• Kato, Shunichi; Kimura, Mikio; Tsuji, Kimiyoshi; Kusakawa, Sanji; Asai, Toshio; Juji, Takeo; Kawasaki, Tomisaku (1 February 1978). "HLA Antigens in Kawasaki Disease". Pediatrics. 61 (2): 252–255. ISSN 0031-4005. PMID 634680.
  • Shigematsu, I; Shibata, S; Tamashiro, H; Kawasaki, T; Kusakawa, S (September 1979). "Kawasaki disease continues to increase in Japan". Pediatrics. 64 (3): 386. PMID 481984.
  • Yanagawa, Hiroshi; Kawasaki, Tomisaku; Shigematsu, Itsuzo (1 July 1987). "Nationwide Survey on Kawasaki Disease in Japan". Pediatrics. 80 (1): 58–62. ISSN 0031-4005. PMID 3601519.
  • Fujita, Yasuyuki; Nakamura, Yosikazu; Sakata, Kiyomi; Hara, Norihisa; Kobayashi, Masayo; Nagai, Masaki; Yanagawa, Hiroshi; Kawasaki, Tomisaku (1 October 1989). "Kawasaki Disease in Families". Pediatrics. 84 (4): 666–669. ISSN 0031-4005. PMID 2780128.
  • Burns, Jane C.; Shike, Hiroko; Gordon, John B.; Malhotra, Alka; Schoenwetter, Melissa; Kawasaki, Tomisaku (July 1996). "Sequelae of Kawasaki disease in adolescents and young adults". Journal of the American College of Cardiology. 28 (1): 253–257. doi:10.1016/0735-1097(96)00099-X. PMID 8752822.


  1. ^ doctor/3259 at Who Named It?
  2. ^ "Puzzling Peril for the Young". TIME Magazine. U.S. Edition. Vol. 116, no. 8. August 25, 1980. Archived from the original on June 18, 2010. Retrieved 2009-01-24.
  3. ^ a b Singh, Surjit; Jindal, Ankur Kumar (2017). "Fifty Years of Kawasaki Disease - A Tribute to Dr Tomisaku Kawasaki". Indian Pediatrics. 54 (12): 1037–1039. doi:10.1007/s13312-017-1208-x. ISSN 0974-7559. PMID 29317559. S2CID 3741415. Retrieved 20 June 2020.
  4. ^ a b c Matt Schudel, Matt Schudel closeMatt Schudel (2020-06-14). "Obituary. Tomisaku Kawasaki, doctor who identified inflammatory disease in children, dies at 95". washington post. Retrieved 2020-06-16.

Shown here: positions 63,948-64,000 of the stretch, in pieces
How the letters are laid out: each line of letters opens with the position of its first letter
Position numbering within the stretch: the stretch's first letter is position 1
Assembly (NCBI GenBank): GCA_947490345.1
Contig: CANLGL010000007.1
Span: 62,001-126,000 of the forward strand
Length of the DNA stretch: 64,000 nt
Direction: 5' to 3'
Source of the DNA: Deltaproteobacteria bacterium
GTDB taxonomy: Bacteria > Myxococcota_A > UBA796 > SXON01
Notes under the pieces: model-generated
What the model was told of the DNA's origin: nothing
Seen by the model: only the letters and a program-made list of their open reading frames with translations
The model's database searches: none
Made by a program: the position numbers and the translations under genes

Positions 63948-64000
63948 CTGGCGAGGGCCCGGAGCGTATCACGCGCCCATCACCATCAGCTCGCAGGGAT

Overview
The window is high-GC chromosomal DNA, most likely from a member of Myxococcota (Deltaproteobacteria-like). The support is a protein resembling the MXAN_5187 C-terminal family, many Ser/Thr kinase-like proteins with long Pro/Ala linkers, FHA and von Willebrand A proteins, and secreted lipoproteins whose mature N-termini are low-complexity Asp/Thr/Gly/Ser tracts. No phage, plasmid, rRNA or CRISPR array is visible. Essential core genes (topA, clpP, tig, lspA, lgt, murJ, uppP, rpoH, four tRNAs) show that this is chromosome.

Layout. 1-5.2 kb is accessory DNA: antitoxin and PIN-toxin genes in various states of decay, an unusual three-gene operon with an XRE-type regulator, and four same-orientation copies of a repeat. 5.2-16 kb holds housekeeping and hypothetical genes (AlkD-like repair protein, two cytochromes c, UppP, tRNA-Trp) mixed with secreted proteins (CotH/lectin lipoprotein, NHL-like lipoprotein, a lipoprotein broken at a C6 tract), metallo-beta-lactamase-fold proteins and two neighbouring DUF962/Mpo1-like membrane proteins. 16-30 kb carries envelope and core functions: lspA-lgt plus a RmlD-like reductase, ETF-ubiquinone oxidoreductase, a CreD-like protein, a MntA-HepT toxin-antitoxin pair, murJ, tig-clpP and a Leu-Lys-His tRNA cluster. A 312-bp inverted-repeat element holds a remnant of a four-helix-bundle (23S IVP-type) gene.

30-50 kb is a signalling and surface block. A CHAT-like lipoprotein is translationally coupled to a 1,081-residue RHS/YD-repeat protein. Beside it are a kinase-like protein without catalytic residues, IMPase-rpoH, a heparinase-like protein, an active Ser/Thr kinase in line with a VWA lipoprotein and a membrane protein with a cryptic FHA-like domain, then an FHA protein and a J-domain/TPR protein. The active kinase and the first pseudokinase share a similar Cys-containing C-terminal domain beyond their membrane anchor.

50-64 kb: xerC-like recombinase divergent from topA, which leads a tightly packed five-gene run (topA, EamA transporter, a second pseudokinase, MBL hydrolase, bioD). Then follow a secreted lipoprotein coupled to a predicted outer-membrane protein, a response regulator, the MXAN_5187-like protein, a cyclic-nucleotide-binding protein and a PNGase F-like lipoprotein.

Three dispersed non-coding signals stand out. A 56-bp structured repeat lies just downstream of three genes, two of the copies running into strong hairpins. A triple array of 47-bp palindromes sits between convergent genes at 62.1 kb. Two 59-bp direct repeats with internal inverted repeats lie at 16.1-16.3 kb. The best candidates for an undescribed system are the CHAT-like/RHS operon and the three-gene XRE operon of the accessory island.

5. ^ a b c d e f Kenrick, Vivienne (2007-05-26). "Profile: Tomisaku Kawasaki". Japan Times. Retrieved 2020-06-16.
  6. ^ Clinicians' Battles, Doctors whose names are found in the disease, (2000), edit. Itakura E. Medical Sense, Tokyo, in Japanese, quote|It was in January 1961 that I encountered a child patient, aged 4 years and 3 months, who was to become the first known case of Kawasaki disease. Fifty years have elapsed since then. At the time, I had no choice but to discharge the patient as ”diagnosis unknown.” Fortunately, the child suffered no sequelae, and is currently enjoying a full and active life as an adult. Since then the incidence of Kawasaki disease has continued to grow. Why? Why can't we stop this disease? The reason, unfortunately, is that its cause is not known. At the time I first described the disease, I felt that we were on the threshold of discovering its cause, since its symptoms were extremely clear-cut. Despite the efforts of numerous researchers, however, we are still searching. It is my strong hope that young researchers will be able to identify the root cause of this disease."
  7. ^ a b Philip Seo (2019-06-17). "Thinking Big, Thinking Small". The Rheumatologist. Retrieved 2020-06-16.
  8. ^ Kawasaki T (March 1967). "[Acute febrile mucocutaneous syndrome with lymphoid involvement with specific desquamation of the fingers and toes in children]". Arerugi (in Japanese). 16 (3): 178–222. PMID 6062087.
  9. ^ a b "Doctor who discovered Kawasaki disease dead at 95". Retrieved 2020-06-20.
  10. ^ a b Genzlinger, Neil (2020-06-17). "Dr. Tomisaku Kawasaki, Who Pinpointed a Mysterious Disease, Dies at 95". The New York Times. ISSN 0362-4331. Retrieved 2020-06-19.
  11. ^ a b c d Kenrick, Vivienne (2007-05-26). "Profile: Tomisaku Kawasaki". Japan Times. Retrieved 2020-06-16.
  12. ^ Kawasaki T, Kosaki F, Okawa S, Shigematsu I, Yanagawa H (September 1974). "A new infantile acute febrile mucocutaneous lymph node syndrome (MLNS) prevailing in Japan". Pediatrics. 54 (3): 271–6. PMID 4153258.
  13. ^ "Profile: The man who discovered 'Kawasaki disease'". Mainichi Daily News. 2017-05-24. Retrieved 2020-06-19.
  14. ^ Green, Andrew (July 2020). "Tomisaku Kawasaki". The Lancet. 396 (10244): 90. doi:10.1016/S0140-6736(20)31492-6.
  15. ^ Kato, Hirohisa (2020-07-22). "Tribute to Dr. Tomisaku Kawasaki ― Discoverer of Kawasaki Disease and a Great Pediatrician ―". Circulation Journal. 84 (8): 1209–1211. doi:10.1253/circj.cj-66-0180. ISSN 1346-9843. PMID 32611935.
  16. ^ a b c d e Laud, Dr Rose (19 May 2019). "Tomisaku Kawasaki • LITFL • Medical Eponym Library". Life in the Fast Lane • LITFL • Medical Blog. Retrieved 20 June 2020.
  17. ^ "Pediatrician who discovered Kawasaki disease dies at 95". Japan Times. 2020-06-10. Retrieved 2020-06-16.